Every horror buff remembers the first time they saw The Last House On The Left (1972). The character of Sadie was presented as “a promiscuous psychopath and sadist”.Dressed in familiar hippie attire, Sadie brings every bit of horror and grisliness as her male counterparts. Although one certainly can not celebrate her cruelty on a personal level, it can be seen as a celebration in terms of heralding the idea that women can be just as dangerous and powerful as men.

The integration of a female character, as wild in her look as her demeanor, sparks fears at the capabilities of one uninhibited by societal norms.

Outside of blunt violence, the hippie woman has been the architect of many a man’s failure through cunning plots.

In The Wickerman (1973), Willow attempts to seduce the pious detective. His failure to succumb to natural urges (or some may say, modernity) ends in his ultimate, symbolic demise. The women of the island are both sexually free and intelligent — a threat, absolutely, but undeniably a formidable one.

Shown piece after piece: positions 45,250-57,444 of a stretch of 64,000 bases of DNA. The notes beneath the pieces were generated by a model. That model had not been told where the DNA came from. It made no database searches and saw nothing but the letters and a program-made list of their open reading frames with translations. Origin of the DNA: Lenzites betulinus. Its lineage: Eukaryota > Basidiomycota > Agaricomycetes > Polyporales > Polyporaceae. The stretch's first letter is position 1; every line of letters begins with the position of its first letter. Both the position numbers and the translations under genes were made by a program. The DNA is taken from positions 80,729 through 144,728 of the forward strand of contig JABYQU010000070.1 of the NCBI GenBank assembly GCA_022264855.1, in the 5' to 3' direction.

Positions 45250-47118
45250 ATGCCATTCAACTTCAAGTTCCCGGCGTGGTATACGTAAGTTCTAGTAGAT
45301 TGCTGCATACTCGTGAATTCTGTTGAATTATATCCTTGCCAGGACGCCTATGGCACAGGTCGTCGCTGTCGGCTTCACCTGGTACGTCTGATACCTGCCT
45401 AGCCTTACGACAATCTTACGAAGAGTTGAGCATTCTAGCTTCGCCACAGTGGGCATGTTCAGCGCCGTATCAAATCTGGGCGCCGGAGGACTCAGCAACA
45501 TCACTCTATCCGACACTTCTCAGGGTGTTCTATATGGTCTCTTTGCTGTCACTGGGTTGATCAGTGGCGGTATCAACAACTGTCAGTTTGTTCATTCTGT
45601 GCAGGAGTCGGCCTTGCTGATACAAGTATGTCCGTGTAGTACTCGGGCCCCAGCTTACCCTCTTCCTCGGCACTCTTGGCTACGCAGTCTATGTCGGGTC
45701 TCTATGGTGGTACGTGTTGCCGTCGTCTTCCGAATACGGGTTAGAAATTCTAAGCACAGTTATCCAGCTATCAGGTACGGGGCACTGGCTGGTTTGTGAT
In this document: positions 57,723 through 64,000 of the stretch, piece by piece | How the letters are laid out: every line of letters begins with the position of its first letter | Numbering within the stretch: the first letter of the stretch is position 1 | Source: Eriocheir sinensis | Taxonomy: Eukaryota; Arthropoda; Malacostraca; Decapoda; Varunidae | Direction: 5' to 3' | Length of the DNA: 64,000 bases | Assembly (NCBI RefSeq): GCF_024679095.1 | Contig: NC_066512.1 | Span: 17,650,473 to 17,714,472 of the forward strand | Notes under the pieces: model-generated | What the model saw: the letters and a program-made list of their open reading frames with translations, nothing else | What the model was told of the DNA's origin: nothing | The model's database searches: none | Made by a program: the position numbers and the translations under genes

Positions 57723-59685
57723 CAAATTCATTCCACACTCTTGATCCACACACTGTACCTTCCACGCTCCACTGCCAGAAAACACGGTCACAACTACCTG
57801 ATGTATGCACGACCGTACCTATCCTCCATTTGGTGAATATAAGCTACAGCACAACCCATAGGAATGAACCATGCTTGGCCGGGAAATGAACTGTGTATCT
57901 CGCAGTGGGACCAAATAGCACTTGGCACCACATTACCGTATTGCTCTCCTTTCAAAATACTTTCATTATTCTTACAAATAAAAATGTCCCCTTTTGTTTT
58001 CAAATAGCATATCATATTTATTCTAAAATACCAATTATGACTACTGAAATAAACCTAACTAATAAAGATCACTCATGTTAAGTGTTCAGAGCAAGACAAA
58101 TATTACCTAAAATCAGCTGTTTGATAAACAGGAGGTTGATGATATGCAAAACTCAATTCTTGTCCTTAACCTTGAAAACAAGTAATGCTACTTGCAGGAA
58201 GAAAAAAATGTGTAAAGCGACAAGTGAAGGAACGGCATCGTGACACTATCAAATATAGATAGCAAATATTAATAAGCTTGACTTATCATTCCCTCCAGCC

A personal favorite of mine, one film attempts to document the expression of female autonomy and choice within a commune. That film is Midsommar (2019). Women hold the power within the mostly peaceful commune, and the May Queen is given a choice. No matter what she chooses, she will be respected and celebrated. Her honesty in her choice is all that is desired.

Having a female leader within the commune is highly refreshing, moving the hippie woman from the role of worker bee to the hive queen. Showing Dani’s transformation from a woman lonely in her confinement by her modern relationship, into a being held dear by a true family, is both joyous and terrifying.

Women were, and are, fetishized for being sexually emancipated — laughed at and lusted over simultaneously, undermining their true potential. Yet women are never two dimensional. Horror sheds the petals of flower power and reveals the thorns underneath. And for that, I love it.